Wednesday September 26th, 2012 - When we're feeling down, music, dance, art and nature become sources of solace and ways of leaving our troubles behind, at least for a span of time. Tonight an all-Stravinsky programme at New York City Ballet served as a surprising means of escape. While the ballets are all thrice-familiar Balanchine-Stravinsky masterpieces, the dancing as well as the unusual sensation of freshness being found in the scores drew me out of myself for a while.
There were several cast changes this evening, with dancers scheduled for one ballet shifting to a different one to replace injured colleagues. It all turned out well in the end, though I was sorry not to see Abi Stafford dancing.
The ballets look sleek and vital, and Kurt Nikkanen's playing of the STRAVINSKY VIOLIN CONCERTO is always a pleasing experience. Curtain up, and there is Janie Taylor with the four boys. She does all the steps and port de bras that every woman who has ever danced this role have done, but her personal mystique is so intriguing you feel you've never seen the ballet before. Then each of the other three principals make their entree, and we're off. I loved Sebastien Marcovici's large-scale movement and his steady partnering. Robert Fairchild moves with incredible vitality; he and Janie are a great match-up in their pas de deux. Rebecca Krohn has one of her most congenial roles here; she was superb and she put me in mind of some of my earliest experiences with the leotard ballets, when the great ballerinas who knew Balanchine personally danced these roles. So good to see Faye Arthurs in a brief featured role, and the corps de ballet were looking spiffy with several appeasing faces and forms among their number.
I'll always remember my first encounter with MONUMENTUM/MOVEMENTS; it was at a Sunday matinee in the 1980s. I was going to a 4:00 PM Kathleen Battle recital at Alice Tully but I took a standing room spot for the NYCB matinee and just watched the opening ballet. Helene Alexopoulos danced the leading role; I adored her, and I was so fascinated by the way the dancers broke ranks and re-arranged themselves between movements.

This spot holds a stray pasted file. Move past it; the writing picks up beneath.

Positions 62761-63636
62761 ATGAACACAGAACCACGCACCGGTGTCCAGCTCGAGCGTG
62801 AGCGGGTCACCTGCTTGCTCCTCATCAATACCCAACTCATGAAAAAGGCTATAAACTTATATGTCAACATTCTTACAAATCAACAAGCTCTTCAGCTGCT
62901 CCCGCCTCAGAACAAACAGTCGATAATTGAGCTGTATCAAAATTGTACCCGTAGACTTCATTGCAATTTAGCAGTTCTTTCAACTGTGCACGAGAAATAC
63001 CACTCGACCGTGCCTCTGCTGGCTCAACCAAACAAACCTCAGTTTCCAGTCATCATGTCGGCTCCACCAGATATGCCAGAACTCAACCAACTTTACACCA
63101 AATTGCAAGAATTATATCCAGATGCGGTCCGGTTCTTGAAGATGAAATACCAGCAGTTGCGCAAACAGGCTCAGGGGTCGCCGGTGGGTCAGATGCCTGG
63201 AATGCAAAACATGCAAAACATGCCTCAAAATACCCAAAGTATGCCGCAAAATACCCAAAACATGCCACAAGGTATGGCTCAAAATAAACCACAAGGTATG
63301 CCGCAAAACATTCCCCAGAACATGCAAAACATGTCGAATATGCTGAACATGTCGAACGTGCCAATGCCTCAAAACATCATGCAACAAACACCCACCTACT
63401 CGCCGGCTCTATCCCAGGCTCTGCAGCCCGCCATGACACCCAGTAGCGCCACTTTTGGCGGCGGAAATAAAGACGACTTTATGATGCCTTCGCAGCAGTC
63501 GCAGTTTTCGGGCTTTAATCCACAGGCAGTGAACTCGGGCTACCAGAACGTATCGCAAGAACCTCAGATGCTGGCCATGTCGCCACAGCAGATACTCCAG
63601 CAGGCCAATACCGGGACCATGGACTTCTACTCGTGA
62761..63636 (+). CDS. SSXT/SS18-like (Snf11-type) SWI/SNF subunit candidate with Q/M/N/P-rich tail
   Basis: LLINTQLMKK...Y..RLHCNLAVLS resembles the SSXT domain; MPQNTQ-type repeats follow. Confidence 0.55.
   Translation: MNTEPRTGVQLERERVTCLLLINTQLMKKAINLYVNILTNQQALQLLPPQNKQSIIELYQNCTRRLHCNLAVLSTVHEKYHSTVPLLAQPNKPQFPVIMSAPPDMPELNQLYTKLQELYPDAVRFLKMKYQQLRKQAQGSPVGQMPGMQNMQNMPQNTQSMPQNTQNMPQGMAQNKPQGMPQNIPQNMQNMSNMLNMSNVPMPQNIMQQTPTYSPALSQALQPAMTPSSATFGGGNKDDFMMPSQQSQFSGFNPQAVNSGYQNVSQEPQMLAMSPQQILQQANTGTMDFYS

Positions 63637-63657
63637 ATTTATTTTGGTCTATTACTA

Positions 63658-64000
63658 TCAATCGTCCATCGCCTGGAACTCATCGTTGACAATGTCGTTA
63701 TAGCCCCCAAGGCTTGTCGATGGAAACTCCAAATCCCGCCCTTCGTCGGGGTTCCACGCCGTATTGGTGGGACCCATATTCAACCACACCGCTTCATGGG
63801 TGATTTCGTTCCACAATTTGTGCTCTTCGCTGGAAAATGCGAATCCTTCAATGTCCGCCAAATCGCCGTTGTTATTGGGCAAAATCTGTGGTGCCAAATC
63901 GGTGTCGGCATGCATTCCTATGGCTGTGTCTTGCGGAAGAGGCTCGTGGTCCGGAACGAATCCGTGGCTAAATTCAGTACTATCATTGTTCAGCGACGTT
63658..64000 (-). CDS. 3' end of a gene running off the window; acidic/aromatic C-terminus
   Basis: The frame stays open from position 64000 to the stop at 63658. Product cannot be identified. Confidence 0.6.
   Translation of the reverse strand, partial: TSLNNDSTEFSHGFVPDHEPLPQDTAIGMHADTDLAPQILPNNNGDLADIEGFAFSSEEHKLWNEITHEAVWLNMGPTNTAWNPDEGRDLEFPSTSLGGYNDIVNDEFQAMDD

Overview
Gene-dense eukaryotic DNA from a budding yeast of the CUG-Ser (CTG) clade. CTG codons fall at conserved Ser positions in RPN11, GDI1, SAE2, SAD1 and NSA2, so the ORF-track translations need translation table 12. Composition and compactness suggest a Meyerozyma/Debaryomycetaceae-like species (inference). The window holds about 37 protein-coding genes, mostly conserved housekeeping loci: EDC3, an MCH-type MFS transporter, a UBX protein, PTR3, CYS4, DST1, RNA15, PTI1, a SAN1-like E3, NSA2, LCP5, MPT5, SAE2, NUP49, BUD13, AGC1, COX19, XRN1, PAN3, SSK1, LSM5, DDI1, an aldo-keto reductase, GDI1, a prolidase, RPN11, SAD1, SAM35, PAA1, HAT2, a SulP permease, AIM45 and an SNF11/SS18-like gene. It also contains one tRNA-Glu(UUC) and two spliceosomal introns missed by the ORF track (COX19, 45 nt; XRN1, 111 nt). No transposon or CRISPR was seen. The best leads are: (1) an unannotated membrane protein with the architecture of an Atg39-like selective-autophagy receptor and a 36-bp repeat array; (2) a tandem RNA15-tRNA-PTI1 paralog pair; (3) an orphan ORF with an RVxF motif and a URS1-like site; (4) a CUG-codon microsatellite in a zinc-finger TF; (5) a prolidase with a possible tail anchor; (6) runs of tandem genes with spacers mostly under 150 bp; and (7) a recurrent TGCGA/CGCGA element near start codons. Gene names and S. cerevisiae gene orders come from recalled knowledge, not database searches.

Tonight, the magnificent Maria Kowroski took the stage with her two cavaliers - Ask LaCour and Sebastien Marcovici - and it was a really impressive performance. Maria sculpted her long limbs gloriously into improbable shapes, ideally punctuating her phrasing on the music. The men gave her perfect support, and the audience gave the three a warm reception as they stepped out to bow. The Gesualdo score in particular stood out with burnished radiance in an evening of fine playing from the pit; Daniel Capps was the conductor here.
Although Autumn is approaching, it felt like Spring as Megan Fairchild and Chase Finlay took the stage for DUO CONCERTANT. This partnership, so thoroughly captivating in LIEBESLIEDER last season, gave this Balanchine classic a youthful glow. Chase is becoming - or maybe we should say 'has become' - quite the dashing cavalier, and when Megan ignited a manège of swift pirouettes, all seemed right with the world. Their joint allegro dancing was perfect, and in the slower and more tender passages of the ballet, the two dancers had just the right feeling of intimacy. Arturo Delmoni and Susan Walters were the musical duo.
Is there a more iconic image in all the Balanchine canon that the curtain-rise diagonal that opens SYMPHONY IN THREE MOVEMENTS? But we only have seconds to savour it before Daniel Ulbricht comes sailing onstage and bursts into a series of fantastical leaps. Tiler Peck joins him in this rousing passage of tucked-up bounces. (And it's time yet again to commend Tiler's vast range and her contagious joy of dance). Savannah Lowery and Adrian Danchig-Waring danced vividly as is their wont, and the pas de deux with its oddly appealng melody was very well-danced by the delectable Sterling Hyltin and Amar Ramasar. Amar received a screaming bursts of applause at his curtain calls, and he deserved every bit of it.
That opening diagonal and the 'melting' of it at the end of the ballet's first movement showed us some of our current corps beauties. A very strong group of demi-solistes kept the opera glasses darting madly whenever they were onstage: mesdamoiselles Brown, King, Laracey, Pazcoguin and Smith and their cavaliers Alberda, Dieck, Laurent, Peiffer (long time, no see) and Schumacher.
The house was far from full though there was considerable enthusiasm all evening. But it is so sad to see the 4th Ring gallery empty and gaping forlorn: that is the place where I and (I am sure) thousands of others first experienced the Balanchine/Stravinsky ballets. And if new generations are to be lured in, these seats at realistic prices are the place to do it.
STRAVINSKY VIOLIN CONCERTO: Taylor [replacing Hyltin], R. Fairchild, Krohn, Marcovici [replacing Ramasar]
MONUMENTUM PRO GESUALDO: Kowroski, la Cour
MOVEMENTS FOR PIANO & ORCHESTRA: Kowroski, Marcovici
DUO CONCERTANT: M. Fairchild, Finlay
SYMPHONY IN THREE MOVEMENTS: Hyltin [replacing A. Stafford], T. Peck, Lowery, Ramasar [replacing J. Angle], Ulbricht, Danchig-Waring